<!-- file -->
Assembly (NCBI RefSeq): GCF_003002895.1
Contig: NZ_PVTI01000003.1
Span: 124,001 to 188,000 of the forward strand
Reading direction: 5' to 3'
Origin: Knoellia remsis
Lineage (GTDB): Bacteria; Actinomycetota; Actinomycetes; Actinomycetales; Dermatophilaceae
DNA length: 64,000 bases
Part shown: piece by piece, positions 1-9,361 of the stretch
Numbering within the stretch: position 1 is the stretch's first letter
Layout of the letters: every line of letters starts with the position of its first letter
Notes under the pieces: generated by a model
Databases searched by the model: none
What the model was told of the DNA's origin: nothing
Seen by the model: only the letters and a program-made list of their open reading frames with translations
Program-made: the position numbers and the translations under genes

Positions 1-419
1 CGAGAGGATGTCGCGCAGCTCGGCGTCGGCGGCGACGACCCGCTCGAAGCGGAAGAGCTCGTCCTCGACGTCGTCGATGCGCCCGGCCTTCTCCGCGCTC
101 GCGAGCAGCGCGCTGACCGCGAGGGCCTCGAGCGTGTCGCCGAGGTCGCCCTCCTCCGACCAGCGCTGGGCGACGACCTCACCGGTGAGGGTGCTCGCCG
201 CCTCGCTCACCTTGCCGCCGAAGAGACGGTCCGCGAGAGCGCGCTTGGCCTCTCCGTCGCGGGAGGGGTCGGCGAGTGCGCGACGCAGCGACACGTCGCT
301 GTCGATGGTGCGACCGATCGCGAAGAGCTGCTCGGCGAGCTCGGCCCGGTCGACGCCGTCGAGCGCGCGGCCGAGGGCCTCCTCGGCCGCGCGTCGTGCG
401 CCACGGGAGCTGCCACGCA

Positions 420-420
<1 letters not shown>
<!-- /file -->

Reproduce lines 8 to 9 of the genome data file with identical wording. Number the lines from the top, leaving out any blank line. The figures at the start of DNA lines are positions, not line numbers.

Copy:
Part shown: piece by piece, positions 1-9,361 of the stretch
Numbering within the stretch: position 1 is the stretch's first letter